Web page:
How to enable serverless computing in Kubernetes

How to enable serverless computing in Kubernetes

Knative is a faster, easier way to develop serverless applications on Kubernetes platforms.

Wheel of a ship
Image credits : 
Jason Baker. CC BY-SA 4.0.
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In the first two articles in this series about using serverless on an open source platform, I described how to get started with serverless platforms and how to write functions in popular languages and build components using containers on Apache OpenWhisk.

Here in the third article, I'll walk you through enabling serverless in your Kubernetes environment. Kubernetes is the most popular platform to manage serverless workloads and microservice application containers and uses a finely grained deployment model to process workloads more quickly and easily.

Keep in mind that serverless not only helps you reduce infrastructure management while utilizing a consumption model for actual service use but also provides many capabilities of what the cloud platform serves. There are many serverless or FaaS (Function as a Service) platforms, but Kuberenetes is the first-class citizen for building a serverless platform because there are more than 13 serverless or FaaS open source projects based on Kubernetes.

However, Kubernetes won't allow you to build, serve, and manage app containers for your serverless workloads in a native way. For example, if you want to build a CI/CD pipeline on Kubernetes to build, test, and deploy cloud-native apps from source code, you need to use your own release management tool and integrate it with Kubernetes.

Likewise, it's difficult to use Kubernetes in combination with serverless computing unless you use an independent serverless or FaaS platform built on Kubernetes, such as Apache OpenWhisk, Riff, or Kubeless. More importantly, the Kubernetes environment is still difficult for developers to learn the features of how it deals with serverless workloads from cloud-native apps.

Knative

Knative was born for developers to create serverless experiences natively without depending on extra serverless or FaaS frameworks and many custom tools. Knative has three primary components—Build, Serving, and Eventing—for addressing common patterns and best practices for developing serverless applications on Kubernetes platforms.

To learn more, let's go through the usual development process for using Knative to increase productivity and solve Kubernetes' difficulties from the developer's point of view.

Step 1: Generate your cloud-native application from scratch using Spring Initializr or Thorntail Project Generator. Begin implementing your business logic using the 12-factor app methodology, and you might also do assembly testing to see if the function works correctly in many local testing tools.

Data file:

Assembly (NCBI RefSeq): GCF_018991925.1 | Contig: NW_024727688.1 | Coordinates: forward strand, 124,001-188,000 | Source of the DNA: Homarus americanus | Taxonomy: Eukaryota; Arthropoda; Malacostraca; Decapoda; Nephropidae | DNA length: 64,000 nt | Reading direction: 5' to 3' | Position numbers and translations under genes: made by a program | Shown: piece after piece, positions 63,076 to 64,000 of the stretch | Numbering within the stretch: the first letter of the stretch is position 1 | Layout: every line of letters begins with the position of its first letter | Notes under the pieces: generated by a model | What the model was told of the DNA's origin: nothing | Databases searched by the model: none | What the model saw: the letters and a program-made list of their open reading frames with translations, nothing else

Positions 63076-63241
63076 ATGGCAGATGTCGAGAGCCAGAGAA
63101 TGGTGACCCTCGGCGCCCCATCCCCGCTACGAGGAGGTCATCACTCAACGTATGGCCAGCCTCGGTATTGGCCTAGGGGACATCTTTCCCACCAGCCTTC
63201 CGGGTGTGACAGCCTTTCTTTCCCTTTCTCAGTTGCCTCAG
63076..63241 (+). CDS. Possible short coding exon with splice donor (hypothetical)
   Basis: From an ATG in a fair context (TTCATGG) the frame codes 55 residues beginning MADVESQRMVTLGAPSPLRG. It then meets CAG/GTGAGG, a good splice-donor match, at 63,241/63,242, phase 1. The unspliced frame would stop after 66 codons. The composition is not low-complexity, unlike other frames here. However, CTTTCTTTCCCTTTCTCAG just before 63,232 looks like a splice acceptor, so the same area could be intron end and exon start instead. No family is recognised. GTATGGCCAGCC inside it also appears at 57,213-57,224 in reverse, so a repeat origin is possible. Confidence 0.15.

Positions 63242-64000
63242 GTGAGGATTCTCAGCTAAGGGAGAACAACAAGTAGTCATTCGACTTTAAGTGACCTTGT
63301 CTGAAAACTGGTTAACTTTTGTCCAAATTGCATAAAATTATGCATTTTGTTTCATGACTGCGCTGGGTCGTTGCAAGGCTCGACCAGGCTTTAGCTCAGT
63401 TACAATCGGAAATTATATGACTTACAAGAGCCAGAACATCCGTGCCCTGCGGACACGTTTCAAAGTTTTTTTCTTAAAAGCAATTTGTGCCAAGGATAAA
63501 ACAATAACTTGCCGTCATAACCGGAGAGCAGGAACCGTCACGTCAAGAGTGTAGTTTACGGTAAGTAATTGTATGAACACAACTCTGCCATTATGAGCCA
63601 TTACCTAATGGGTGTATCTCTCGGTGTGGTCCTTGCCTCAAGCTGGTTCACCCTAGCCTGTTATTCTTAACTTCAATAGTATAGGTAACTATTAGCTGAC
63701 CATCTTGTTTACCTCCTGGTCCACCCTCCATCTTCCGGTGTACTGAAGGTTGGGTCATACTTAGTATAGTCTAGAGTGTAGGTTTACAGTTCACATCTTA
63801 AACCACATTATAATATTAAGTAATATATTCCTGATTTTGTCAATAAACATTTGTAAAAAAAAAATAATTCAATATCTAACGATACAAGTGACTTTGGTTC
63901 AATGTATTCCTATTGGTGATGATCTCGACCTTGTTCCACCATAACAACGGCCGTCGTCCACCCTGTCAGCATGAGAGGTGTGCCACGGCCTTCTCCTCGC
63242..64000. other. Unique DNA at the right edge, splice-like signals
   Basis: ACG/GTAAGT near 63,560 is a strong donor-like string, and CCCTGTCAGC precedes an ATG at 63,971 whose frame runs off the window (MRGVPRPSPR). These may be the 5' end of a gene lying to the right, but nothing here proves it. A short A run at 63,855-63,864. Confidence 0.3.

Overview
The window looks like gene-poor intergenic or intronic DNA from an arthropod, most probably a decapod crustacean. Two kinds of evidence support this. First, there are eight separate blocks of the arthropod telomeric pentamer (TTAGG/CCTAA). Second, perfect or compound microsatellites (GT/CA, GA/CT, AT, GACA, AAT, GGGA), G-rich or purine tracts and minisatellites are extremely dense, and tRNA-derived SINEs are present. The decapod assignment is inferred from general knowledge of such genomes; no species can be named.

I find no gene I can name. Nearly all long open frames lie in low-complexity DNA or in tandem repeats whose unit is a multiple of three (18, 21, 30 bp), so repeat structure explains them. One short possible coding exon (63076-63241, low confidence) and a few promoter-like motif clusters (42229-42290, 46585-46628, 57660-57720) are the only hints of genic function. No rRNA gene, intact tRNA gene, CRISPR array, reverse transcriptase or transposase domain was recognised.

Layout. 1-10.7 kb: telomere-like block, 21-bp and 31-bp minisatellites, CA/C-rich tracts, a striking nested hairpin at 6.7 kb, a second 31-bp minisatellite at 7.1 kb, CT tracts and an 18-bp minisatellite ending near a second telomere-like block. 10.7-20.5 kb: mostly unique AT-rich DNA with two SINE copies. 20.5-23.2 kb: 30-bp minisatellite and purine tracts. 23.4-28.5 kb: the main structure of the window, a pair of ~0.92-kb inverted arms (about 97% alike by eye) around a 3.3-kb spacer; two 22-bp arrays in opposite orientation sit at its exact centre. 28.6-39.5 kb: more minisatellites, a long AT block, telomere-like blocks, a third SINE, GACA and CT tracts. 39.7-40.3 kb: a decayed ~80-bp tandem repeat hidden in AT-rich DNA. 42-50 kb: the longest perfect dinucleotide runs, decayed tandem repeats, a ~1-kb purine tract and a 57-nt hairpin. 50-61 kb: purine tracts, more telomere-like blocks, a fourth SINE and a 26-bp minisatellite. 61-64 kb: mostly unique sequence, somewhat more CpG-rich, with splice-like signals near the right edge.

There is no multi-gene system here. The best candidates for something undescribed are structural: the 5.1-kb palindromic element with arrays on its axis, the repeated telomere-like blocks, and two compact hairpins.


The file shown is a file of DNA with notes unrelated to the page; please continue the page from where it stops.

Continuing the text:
Step 2: Build container images from your source code repositories via the Knative Build component. You can define multiple steps, such as installing dependencies, running integration testing, and pushing container images to your secured image registry for using existing Kubernetes primitives. More importantly, Knative Build makes developers' daily work easier and simpler—"boring but difficult." Here's an example of the Build YAML:

apiVersion: build.knative.dev/v1alpha1
kind
: Build
metadata
:
  name
: docker-build
spec
:
  serviceAccountName
: build-bot
  source
:
    git
:
      revision
: master
      url
: https://github.com/redhat-developer-demos/knative-tutorial-event-greeter.git
  steps
:
  - args
:
   - --context=/workspace/java/springboot
    - --dockerfile=/workspace/java/springboot/Dockerfile
    - --destination=docker.io/demo/event-greeter:0.0.1
    env
:
    - name
: DOCKER_CONFIG
      value
: /builder/home/.docker
    image
: gcr.io/kaniko-project/executor
    name
: docker-push

Step 3: Deploy and serve your container applications as serverless workloads via the Knative Serving component. This step shows the beauty of Knative in terms of automatically scaling up your serverless containers on Kubernetes then scaling them down to zero if there is no request to the containers for a specific period (e.g., two minutes). More importantly, Istio will automatically address ingress and egress networking traffic of serverless workloads in multiple, secure ways. Here's an example of the Serving YAML:

apiVersion: serving.knative.dev/v1alpha1
kind
: Service
metadata
:
  name
: greeter
spec
:
  runLatest
:
    configuration
:
      revisionTemplate
:
        spec
:
          container
:
            image
: dev.local/rhdevelopers/greeter:0.0.1

Step 4: Bind running serverless containers to a variety of eventing platforms, such as SaaS, FaaS, and Kubernetes, via Knative's Eventing component. In this step, you can define event channels and subscriptions, which are delivered to your services via a messaging platform such as Apache Kafka or NATS streaming. Here's an example of the Event sourcing YAML:

apiVersion: sources.eventing.knative.dev/v1alpha1
kind
: CronJobSource
metadata
:
  name
: test-cronjob-source
spec
:
  schedule
: "* * * * *"
  data
: '{"message": "Event sourcing!!!!"}'
  sink
:
    apiVersion
: eventing.knative.dev/v1alpha1
    kind
: Channel
    name
: ch-event-greeter

Conclusion

Developing with Knative will save a lot of time in building serverless applications in the Kubernetes environment. It can also make developers' jobs easier by focusing on developing serverless applications, functions, or cloud-native containers.


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About the author

Daniel Oh - DevOps Evangelist, CNCF Ambassador, Developer, Public Speaker, Writer, Principal Technical Product Marketing Manager